Vučić: Serbia to reapprove Rio Tinto’s stalled lithium project with EU guarantees

Vucic Serbia reapprove Rio Tinto stalled lithium project EU guarantees

Photo: Aleksandar Vučić / Facebook


June 17, 2024



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June 17, 2024



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More than two years after revoking most of the permits, Serbia is ready to again endorse Rio Tinto’s lithium mining and processing project, according to President Aleksandar Vučić. In addition to new guarantees from the company for the Jadar investment, the European Union is close to offering commitments regarding the value chain and environmental protection, he claimed.

Rio Tinto never stopped developing its project in Serbia. Even though the government halted the investment in a proposed lithium mine and processing unit in January 2022 amid massive environmentalist protests, President Aleksandar Vučić left the door open for revamping it when the time is right.

The new guarantees from the Anglo-Australian mining giant, combined with the expected commitments from the European Union, are poised to enable a breakthrough, he hinted in an interview with the Financial Times. Vučić expressed confidence that EU leaders would provide assurances on investments in electric vehicle and battery factories.

His demands concern “the whole value chain plus perfect environmental protections,” he was quoted as saying. If there is such a deal, according to Vučić, he expects “business and political leaders” to officially relaunch the project in Belgrade in July. The president went further to estimate that the mine could begin operating in 2028.

Lithium can help Vučić improve relations with West

The Jadar facility could churn out 58,000 tons of lithium per year, Vučić noted and added that it would currently cover 17% of electric vehicle production in Europe – 1.1 million units.

The article points out that reapproval of Rio Tinto’s project under the EU’s blessing would signify Serbia’s dedication to the West’s geopolitical stance, as opposed to economic and political initiatives from China, Russia and Arab countries in the Persian Gulf.

Rio Tinto is back on the offensive with regard to the Jadar lithium investment, backed by the government and the expected official endorsement by the EU

EU officials thought the government would cede the project to “the Chinese,” Vučić stressed and vowed to “deal with the EU.” He claimed some “European states,” which he failed to identify, have helped organize the protests that began in 2021, but that they later came on board.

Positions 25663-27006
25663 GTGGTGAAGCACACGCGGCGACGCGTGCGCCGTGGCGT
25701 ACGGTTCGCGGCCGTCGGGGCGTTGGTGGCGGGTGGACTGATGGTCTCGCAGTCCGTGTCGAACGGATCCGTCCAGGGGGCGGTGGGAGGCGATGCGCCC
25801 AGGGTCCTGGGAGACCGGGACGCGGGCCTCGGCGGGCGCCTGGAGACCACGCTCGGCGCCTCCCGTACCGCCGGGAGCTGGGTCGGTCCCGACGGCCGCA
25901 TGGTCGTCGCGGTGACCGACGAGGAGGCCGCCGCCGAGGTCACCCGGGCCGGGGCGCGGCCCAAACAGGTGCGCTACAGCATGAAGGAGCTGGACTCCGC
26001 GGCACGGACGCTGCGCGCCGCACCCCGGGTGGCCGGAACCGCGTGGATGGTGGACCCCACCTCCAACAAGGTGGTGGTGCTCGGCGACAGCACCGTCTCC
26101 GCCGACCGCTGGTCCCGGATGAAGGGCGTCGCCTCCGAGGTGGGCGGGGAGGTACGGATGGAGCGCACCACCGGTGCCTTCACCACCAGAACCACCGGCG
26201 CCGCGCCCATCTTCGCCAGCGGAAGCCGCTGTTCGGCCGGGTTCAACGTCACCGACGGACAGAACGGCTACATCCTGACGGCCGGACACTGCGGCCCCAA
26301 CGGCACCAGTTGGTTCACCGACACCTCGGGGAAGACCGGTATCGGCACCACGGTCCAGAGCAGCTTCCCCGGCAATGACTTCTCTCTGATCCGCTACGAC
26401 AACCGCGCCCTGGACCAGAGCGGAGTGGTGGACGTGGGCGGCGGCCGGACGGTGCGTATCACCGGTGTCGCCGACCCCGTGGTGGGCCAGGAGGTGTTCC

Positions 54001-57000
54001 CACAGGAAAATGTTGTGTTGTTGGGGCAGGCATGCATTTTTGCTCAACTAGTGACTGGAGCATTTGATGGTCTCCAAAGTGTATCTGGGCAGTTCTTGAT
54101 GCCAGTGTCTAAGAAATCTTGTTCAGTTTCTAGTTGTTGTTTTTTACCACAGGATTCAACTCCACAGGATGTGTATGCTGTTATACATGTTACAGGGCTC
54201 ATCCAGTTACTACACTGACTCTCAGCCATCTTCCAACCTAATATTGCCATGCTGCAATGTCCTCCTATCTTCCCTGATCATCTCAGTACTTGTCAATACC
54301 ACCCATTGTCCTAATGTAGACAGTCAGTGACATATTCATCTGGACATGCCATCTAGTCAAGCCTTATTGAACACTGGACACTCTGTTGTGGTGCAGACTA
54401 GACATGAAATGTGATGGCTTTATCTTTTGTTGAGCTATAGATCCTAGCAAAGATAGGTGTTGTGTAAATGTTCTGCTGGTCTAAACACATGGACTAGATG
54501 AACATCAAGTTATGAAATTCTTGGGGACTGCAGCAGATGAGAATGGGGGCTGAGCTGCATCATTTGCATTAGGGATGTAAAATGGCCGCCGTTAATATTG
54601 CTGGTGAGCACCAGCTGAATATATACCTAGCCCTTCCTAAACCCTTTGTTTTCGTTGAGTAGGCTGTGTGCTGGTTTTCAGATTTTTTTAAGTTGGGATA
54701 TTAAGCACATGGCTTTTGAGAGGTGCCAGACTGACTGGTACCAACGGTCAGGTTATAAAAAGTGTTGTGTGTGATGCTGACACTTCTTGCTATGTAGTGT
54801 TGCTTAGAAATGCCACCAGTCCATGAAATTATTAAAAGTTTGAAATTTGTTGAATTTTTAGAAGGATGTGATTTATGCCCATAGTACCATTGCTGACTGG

Commodities research firm Fastmarkets said the production of lithium from the jadarite mineral in the Jadar area could cover 13% of the expected demand in 2030 in the continent, the news outlet wrote.

Activist vow to continue resistance

Reacting to Vučić’s latest remarks, environmentalist groups Ekološki ustanak (Ecological Uprising) and Kreni-promeni (Go-Change), which in the meantime evolved into political opposition movements, vowed to keep resisting Rio Tinto’s planned investment.

The Jadar project can be “a world-class asset that could act as a catalyst” for the establishment of an electric vehicle value chain in Serbia, the company told Reuters.

Government officials have revealed that the country may ban lithium exports to ensure that the material is domestically used in the manufacturing of high-value products.

Last week Rio Tinto released what it called preliminary drafts of environmental impact assessment studies.

In 2022, activists submitted a petition with more than 38,000 signatures, under a law on people’s initiatives, to ban lithium and boron exploration and mining in Serbia, but the government and parliament ignored it.

The European Union is working to achieve a so-called strategic autonomy, implying a diverse supply of key components for the energy transition from friendly countries. Serbia is counting on the controversial Critical Raw Materials Act – CRMA, which sets the stage for establishing strategic partnerships in the sector. The two sides signed a letter of intent in September, without any public announcement.

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